About 1,000 volunteers from across the country crowded into a south Charlotte warehouse Tuesday to help Franklin Graham celebrate the send-off of 11 million shoeboxes filled with gifts for children in more than 100 countries.
The launch, complete with Christmas carols, prayers and an assembly line of child volunteers, is an annual event. And evangelist Graham, CEO of the Christian charity, traditionally gives a pep talk and introduces a well-known guest speaker. Two years ago, it was former Alaska Gov. Sarah Palin. On Tuesday, North Carolina Gov. Pat McCrory took the stage with a blue shoebox destined, he said, for a boy in Nigeria.
“It’s blue because of the undefeated Carolina Panthers football team!” he said to cheers. “And within this box, we have a Panther hat. We’re going to make a fan out of young boy in Nigeria.”
Also in the box: a football signed signed by McCrory and Graham as well as toothpaste, socks, and underwear – “things we take for granted that kids around the world need,” McCrory said.
Graham, who has become more outspoken in recent years on topics including Islam and same-sex marriage, devoted part of his Tuesday remarks to promoting his 2016 prayer tour of all 50 state capitals. He’ll start in January in Iowa – site of the first election-year presidential caucus – and end in October in North Carolina, where Republican McCrory will be wrapping up what’s expected to be a hard-fought campaign against likely opponent Democrat Roy Cooper, now the state’s attorney general.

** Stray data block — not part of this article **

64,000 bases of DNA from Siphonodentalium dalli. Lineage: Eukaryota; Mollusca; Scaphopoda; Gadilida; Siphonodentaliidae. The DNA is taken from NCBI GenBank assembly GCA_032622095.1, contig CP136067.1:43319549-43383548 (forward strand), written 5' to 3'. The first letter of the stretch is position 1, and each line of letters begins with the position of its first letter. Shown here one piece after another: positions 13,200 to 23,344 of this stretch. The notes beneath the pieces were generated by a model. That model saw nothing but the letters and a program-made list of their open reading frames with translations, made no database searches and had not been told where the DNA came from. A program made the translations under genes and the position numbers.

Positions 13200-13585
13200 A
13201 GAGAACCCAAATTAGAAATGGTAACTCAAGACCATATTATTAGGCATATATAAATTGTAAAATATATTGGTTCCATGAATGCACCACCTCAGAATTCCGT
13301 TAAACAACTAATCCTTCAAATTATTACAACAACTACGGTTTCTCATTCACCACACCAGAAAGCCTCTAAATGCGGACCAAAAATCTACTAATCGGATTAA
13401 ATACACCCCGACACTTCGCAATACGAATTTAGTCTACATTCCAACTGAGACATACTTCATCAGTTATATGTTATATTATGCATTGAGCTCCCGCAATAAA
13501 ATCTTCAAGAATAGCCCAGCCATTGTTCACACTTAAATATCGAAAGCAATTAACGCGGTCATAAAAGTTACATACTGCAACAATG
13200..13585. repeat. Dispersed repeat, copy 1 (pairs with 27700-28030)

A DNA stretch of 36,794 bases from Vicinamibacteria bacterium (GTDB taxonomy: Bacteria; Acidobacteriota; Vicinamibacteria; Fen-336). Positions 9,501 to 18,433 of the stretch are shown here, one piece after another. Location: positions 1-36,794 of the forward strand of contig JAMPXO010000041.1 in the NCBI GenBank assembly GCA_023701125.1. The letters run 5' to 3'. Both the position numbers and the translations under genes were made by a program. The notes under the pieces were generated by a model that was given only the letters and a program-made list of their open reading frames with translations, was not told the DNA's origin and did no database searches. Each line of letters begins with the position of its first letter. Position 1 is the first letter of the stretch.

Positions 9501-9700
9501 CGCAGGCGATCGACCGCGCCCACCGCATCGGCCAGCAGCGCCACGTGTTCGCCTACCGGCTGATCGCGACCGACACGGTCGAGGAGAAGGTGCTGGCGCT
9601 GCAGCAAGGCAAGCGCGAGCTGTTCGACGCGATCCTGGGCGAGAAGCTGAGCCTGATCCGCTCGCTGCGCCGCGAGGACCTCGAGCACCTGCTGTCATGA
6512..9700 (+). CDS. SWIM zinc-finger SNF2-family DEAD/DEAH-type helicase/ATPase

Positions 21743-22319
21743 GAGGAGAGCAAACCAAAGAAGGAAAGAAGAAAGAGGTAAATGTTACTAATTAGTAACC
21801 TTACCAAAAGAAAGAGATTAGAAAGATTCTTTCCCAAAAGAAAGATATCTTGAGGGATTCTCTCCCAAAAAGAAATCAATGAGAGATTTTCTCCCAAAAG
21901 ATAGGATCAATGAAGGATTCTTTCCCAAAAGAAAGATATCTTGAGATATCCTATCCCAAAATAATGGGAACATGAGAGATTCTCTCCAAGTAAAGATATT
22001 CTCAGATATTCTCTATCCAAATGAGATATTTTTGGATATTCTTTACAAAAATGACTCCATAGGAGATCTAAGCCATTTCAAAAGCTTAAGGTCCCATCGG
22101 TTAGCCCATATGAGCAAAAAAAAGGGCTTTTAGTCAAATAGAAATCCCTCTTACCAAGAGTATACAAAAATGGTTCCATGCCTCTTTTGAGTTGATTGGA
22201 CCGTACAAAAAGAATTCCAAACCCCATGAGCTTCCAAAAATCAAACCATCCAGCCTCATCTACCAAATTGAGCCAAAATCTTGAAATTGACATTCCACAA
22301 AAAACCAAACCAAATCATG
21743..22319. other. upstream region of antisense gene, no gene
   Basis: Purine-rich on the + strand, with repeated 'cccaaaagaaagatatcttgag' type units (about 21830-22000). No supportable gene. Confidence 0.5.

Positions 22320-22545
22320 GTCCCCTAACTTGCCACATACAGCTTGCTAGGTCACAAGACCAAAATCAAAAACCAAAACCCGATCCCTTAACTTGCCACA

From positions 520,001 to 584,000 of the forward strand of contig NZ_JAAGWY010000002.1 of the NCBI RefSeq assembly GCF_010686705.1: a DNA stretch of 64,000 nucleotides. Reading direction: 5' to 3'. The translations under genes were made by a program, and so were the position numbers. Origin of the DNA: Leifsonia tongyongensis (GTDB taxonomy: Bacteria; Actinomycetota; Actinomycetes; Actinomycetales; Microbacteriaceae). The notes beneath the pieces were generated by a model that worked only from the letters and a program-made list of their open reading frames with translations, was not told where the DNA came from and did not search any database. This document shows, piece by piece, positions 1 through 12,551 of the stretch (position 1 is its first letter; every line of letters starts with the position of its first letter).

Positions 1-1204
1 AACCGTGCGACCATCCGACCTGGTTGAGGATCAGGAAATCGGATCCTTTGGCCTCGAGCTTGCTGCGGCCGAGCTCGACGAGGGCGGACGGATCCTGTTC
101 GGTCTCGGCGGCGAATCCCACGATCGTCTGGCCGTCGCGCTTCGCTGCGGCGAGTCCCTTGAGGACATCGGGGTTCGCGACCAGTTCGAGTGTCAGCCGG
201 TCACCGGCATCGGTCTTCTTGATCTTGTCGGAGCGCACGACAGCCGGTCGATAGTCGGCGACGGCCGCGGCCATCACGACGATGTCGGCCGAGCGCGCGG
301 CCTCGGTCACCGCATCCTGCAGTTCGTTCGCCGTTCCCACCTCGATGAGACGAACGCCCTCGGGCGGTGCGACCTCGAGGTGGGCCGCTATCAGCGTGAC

Graham said he won’t endorse any candidates but will encourage Christians to go to the polls – and seek God’s guidance through prayer about whom to vote for.
“Our country is in real trouble,” he said. “And I have absolutely zero hope in the Democratic Party. I have absolutely zero hope in the Republican Party. I have zero hope in the tea party. The only hope for America is God.”
Graham said “secularists” hope to convince Christians that their votes won’t count enough to bother going to the polls. But he said a big evangelical Christian turnout could elect “Bible-believing” candidates to national, state and local posts.
“Think about how important local elections are,” Graham said. “School boards. Could you imagine the next two or three election cycles if a majority of the school boards of America were born-again, Bible-believing evangelical Christians?”
For the volunteers, Tuesday’s hourlong celebration served as a break from their chores of inspecting, packing and taping the shoeboxes sent in by churchgoers across the country.
Volunteer Shirley Heizer, who drove about four hours from Staunton, Va., said helping bring joy to children was the perfect way to honor a holiday that’s about the birth of a baby.
“I love doing this,” Heizer said as she handled a shoebox filled with candies, toothbrushes, gloves, and a jump-rope. “And I’d love to see their faces when they open these boxes.”